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joined Armenia Minor to it and made the combined province a frontier bulwark. It remained, under various provincial redistributions, part of the Eastern Empire till late in the 11th century, though often ravaged both by Persians and Arabs. But before it passed into Seljuk hands (1074), and from them ultimately to the Osmanlis, it had already become largely Armenian in religion and speech; and thus we find the southern part referred to as “Hermeniorum terra” by crusading chroniclers. At this day the north-east and east parts of the province are largely inhabited by Armenians. The native kings had done much to Hellenize Cappadocia, which had previously received a strong Iranian colour; but it was left to Christianity to complete their work. Though pre-Hellenic usages long survived in the local cults and habits, a part of the people has remained more or less Hellenic to this day, in spite of its envelopment by Moslem conquerors and converts. The tradition of its early church, illuminated by the names of the two Gregories and Basil of Caesarea, has been perpetuated by the survival of a native Orthodox element throughout the west and north-west of the province; and in the remoter valleys Greek speech has never wholly died out. Its use has once more become general under Greek propagandist influence, and the Cappadocian “Greeks” are now a flourishing community.

Bibliography.—W. Wright, Empire of the Hittites (1884); G. Perrot and C. Chipiez, Hist. de l’art dans l’antiquité, vol. iv. (1886); A. H. Sayce, Hittites (1892) (see also Pteria); J. G. Droysen, Gesch. des Hellenismus (3rd ed., 1878); A. Holm, Gesch. Griech. (Eng. trans., 1886); Th. Reinach, Mithridate Eupator (1890); E. R. Bevan, House of Seleucus (1902); Th. Mommsen, Provinces of the Roman Empire (Eng. trans., 1886); J. Marquardt, Röm. Staatsverwaltung, i. (1874); W. M. Ramsey, Hist. Geog. of Asia Minor (1890); C. Ritter, Erdkunde, xviii. xix. (1858–1859); D. G. Hogarth and J. A. R. Munro, Mod. and Anc. Roads in E. Asia Minor (R.G.S. Supp. Papers, iii. 1893); G. Perrot, Souvenirs d’un voyage dans l’A. Mineure (1864); H. J. v. Lennep, Travels in Asia Minor (1870); E. Chantre, Mission en Cappadocie (1898); H. F. Tozer, Turkish Armenia (1881); H. C. Barkley, Ride Through A. M. and Armenia (1891); Lord Warkworth, Notes of a Diary in As. Turkey (1898); M. Sykes, Dar ul-Islam (1904).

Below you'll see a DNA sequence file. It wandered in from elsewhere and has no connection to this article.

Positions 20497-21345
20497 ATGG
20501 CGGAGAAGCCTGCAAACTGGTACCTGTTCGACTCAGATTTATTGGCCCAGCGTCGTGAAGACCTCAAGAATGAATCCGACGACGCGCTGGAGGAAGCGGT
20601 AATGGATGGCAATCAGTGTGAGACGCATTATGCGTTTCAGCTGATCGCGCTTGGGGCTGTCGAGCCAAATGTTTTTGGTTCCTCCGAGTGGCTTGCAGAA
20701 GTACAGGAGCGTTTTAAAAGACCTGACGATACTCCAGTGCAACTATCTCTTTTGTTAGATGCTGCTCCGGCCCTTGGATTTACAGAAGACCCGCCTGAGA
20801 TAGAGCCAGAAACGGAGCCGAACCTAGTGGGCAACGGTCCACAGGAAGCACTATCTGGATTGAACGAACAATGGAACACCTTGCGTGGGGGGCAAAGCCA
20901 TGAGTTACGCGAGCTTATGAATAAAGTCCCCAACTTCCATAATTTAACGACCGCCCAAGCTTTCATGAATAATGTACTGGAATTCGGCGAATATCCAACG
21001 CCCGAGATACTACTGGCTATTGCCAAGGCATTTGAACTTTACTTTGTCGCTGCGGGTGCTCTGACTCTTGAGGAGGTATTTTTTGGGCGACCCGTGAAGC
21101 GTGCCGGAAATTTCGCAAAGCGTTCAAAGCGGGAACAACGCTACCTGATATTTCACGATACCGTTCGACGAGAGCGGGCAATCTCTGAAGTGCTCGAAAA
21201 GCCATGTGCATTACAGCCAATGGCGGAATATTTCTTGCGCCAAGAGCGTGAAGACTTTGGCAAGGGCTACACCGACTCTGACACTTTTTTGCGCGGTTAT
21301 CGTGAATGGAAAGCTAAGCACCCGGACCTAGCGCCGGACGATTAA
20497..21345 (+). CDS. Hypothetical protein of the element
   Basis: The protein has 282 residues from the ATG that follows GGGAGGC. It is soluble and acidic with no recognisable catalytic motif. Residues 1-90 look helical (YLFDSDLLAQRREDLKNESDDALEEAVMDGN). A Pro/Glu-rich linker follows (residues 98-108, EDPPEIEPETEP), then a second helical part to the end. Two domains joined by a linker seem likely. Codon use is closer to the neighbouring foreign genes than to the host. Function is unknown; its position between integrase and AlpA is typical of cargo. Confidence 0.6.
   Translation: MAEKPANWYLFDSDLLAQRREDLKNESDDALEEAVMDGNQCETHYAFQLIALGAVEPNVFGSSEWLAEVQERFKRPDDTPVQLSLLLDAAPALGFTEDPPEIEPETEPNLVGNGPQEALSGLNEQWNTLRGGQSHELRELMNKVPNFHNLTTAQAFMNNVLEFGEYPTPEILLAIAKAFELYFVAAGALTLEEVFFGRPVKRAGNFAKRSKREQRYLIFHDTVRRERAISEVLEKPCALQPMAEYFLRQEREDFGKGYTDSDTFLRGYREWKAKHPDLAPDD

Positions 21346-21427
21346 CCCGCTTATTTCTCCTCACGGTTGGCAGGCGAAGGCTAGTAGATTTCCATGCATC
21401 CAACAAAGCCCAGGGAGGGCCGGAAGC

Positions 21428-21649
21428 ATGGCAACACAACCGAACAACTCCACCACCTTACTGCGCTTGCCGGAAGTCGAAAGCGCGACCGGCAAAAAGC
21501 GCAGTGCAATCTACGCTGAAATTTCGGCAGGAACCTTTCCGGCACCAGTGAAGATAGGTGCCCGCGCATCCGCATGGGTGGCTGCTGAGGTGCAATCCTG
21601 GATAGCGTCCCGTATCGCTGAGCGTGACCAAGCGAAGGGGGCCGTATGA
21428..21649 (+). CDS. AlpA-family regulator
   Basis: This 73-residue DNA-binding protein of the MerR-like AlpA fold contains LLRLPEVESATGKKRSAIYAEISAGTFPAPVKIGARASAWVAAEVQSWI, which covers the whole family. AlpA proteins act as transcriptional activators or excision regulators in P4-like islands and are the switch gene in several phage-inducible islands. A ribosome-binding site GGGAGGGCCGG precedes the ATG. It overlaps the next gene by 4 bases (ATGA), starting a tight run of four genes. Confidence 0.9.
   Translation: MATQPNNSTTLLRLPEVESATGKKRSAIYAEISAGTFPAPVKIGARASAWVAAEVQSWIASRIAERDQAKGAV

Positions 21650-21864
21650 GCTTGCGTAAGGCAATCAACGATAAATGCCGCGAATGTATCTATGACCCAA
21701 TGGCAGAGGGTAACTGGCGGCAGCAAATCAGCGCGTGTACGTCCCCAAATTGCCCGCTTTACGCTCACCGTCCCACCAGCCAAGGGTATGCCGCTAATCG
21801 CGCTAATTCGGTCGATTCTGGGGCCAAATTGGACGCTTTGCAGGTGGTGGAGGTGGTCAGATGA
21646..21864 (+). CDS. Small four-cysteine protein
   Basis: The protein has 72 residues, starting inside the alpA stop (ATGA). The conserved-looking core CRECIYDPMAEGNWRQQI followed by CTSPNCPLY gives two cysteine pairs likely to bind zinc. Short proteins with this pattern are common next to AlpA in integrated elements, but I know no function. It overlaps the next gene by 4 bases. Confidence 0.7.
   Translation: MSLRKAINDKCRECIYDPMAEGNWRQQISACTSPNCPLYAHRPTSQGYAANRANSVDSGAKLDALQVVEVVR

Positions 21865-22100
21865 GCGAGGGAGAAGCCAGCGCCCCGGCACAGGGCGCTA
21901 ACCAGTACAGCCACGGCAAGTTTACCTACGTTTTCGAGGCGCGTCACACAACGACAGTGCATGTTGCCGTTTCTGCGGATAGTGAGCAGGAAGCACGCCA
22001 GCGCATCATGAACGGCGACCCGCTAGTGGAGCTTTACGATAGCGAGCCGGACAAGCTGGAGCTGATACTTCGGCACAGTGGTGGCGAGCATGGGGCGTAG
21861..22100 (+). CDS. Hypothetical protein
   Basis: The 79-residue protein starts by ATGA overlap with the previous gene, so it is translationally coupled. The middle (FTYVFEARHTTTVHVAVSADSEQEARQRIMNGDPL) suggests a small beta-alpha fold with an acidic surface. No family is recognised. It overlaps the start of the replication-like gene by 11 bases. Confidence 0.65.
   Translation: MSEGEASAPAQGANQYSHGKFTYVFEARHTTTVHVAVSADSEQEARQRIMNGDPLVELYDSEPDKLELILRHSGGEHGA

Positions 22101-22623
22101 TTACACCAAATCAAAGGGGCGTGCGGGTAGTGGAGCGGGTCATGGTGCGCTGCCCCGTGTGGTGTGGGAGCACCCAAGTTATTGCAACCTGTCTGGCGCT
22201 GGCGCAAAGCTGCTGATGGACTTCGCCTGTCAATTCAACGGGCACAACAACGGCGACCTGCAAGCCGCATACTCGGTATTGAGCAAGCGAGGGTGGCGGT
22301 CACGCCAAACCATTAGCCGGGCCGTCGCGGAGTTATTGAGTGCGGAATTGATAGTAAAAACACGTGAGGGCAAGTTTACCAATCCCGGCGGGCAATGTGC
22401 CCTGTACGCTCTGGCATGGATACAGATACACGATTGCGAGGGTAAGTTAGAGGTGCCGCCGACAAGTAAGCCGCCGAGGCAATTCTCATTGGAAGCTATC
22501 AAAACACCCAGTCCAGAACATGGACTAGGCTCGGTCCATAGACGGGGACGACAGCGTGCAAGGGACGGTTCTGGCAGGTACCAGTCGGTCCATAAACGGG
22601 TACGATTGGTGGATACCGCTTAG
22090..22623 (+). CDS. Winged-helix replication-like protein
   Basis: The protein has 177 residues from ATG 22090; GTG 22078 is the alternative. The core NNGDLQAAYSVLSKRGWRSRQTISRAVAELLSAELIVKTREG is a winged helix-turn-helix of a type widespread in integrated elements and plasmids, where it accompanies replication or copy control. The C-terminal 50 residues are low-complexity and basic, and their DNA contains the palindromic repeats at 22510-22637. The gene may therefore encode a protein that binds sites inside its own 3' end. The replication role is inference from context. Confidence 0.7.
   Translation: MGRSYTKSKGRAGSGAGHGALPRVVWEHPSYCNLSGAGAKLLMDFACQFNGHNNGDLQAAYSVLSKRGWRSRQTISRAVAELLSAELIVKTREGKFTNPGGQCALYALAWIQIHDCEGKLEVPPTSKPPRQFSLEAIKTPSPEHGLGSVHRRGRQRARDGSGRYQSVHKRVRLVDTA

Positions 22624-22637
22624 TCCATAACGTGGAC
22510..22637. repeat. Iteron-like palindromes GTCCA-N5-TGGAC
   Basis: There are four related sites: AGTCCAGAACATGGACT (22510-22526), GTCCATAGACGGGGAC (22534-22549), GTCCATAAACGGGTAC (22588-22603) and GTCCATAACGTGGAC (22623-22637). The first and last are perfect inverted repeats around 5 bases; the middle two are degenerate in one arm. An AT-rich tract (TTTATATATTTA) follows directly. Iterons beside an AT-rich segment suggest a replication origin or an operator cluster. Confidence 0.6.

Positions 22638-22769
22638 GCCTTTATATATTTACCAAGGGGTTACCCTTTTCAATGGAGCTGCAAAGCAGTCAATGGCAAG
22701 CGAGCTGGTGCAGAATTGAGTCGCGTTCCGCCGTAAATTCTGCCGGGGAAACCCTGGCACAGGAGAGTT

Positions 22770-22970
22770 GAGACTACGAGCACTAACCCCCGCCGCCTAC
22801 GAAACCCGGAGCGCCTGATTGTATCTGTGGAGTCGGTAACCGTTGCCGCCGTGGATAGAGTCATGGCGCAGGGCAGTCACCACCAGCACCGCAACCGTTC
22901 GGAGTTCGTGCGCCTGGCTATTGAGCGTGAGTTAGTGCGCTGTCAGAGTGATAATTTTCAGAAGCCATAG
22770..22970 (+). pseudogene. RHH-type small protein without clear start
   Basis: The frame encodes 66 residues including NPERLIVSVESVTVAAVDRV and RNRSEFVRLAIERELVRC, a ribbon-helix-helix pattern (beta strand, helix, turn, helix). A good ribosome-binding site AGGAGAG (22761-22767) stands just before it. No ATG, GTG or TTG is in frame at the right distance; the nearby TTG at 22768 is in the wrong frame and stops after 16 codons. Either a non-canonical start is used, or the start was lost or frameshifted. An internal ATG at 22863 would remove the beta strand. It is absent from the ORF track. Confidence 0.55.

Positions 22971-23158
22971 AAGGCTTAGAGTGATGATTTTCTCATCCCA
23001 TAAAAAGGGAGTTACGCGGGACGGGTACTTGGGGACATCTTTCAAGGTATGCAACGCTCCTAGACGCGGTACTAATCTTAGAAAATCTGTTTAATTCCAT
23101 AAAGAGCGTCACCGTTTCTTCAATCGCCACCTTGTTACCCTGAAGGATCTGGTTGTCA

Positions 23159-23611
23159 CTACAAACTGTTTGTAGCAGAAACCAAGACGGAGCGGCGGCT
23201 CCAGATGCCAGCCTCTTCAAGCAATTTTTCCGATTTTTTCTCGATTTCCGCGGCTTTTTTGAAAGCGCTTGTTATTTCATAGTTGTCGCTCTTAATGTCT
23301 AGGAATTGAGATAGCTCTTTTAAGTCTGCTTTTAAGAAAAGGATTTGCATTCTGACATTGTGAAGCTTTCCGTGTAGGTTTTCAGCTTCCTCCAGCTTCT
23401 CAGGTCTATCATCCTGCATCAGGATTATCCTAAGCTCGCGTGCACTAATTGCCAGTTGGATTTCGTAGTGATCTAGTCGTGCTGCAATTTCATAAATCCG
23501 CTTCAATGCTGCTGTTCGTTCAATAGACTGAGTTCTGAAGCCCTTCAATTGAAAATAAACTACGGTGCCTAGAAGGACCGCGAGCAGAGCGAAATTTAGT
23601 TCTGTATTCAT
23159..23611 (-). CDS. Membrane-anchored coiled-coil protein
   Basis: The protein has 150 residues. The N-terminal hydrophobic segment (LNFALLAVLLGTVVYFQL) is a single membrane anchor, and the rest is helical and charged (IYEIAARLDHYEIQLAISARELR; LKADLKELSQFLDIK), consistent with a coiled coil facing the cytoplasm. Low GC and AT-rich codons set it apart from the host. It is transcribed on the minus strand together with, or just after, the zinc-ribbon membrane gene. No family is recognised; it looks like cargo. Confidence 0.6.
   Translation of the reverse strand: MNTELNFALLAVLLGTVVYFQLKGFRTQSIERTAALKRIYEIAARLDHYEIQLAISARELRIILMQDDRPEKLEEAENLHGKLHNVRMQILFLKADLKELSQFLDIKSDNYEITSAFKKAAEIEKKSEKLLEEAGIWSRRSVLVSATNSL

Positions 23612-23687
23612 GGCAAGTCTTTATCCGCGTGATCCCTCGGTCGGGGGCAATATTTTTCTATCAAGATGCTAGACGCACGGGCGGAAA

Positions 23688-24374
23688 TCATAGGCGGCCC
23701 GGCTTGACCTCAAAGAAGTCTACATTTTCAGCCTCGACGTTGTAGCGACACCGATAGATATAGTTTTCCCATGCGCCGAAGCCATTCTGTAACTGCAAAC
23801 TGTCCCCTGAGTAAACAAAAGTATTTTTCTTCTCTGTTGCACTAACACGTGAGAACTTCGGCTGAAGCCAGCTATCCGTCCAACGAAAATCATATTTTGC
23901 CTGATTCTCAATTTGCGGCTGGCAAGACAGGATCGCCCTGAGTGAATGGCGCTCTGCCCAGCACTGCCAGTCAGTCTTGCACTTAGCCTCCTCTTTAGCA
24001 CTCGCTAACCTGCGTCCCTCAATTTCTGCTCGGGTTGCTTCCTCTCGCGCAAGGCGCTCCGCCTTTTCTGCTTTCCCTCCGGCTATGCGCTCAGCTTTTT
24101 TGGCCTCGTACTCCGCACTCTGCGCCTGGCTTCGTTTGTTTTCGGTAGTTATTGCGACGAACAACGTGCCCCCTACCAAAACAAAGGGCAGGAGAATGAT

(E. H. B.; D. G. H.) 

CAPPEL, a French family which produced some distinguished jurists and theologians in the 15th and 16th centuries. In 1491, Guillaume Cappel, as rector of the university of Paris, protested against a tithe which Innocent VIII. claimed from that body. His nephew, Jacques Cappel (d. 1541), the real founder of the family, was himself advocate-general at the parlement of Paris, and in a celebrated address delivered before the court in 1537, against the emperor Charles V., claimed for Francis I. the counties of Artois, Flanders and Charolais. He left nine children, of whom three became Protestants. The eldest, Jacques (1529–1586), sieur du Tilloy, wrote several treatises on jurisprudence. Louis (1534–1586), sieur de Moriambert, the fifth son, was a most ardent Protestant. In 1570 he presented a confession of faith to Charles IX. in the name of his co-religionists. He disputed at Sedan before the duc de Bouillon with the Jesuit, Jean Maldouat (1534–1583), and wrote in defence of Protestantism. The seventh son, Ange (1537–1623), seigneur du Luat, was secretary to Henry IV., and enjoyed the esteem of Sully. Among those who remained Catholic should be mentioned Guillaume, the translator of Machiavelli. The eldest son Jacques also left two sons, famous in the history of Protestantism:—Jacques (1570–1624), pastor of the church founded by himself on his fief of le Tilloy and afterwards at Sedan, where he became professor of Hebrew, distinguished as historian, philologist and exegetical scholar; and Louis (see below).

On the protest of Guillaume Cappel, see Du Bellay, Historia Universitatis Parisiensis, vol. v. On the family, see the sketch by another Jacques Cappel, “De Capellorum gente,” in the Commentarii et notae criticae in Vetus Testamentum of Louis Cappel, his father (Amsterdam, 1689). Consult Eugène and Emile Haag, La France protestante, vol. iii. (new edition, 1881).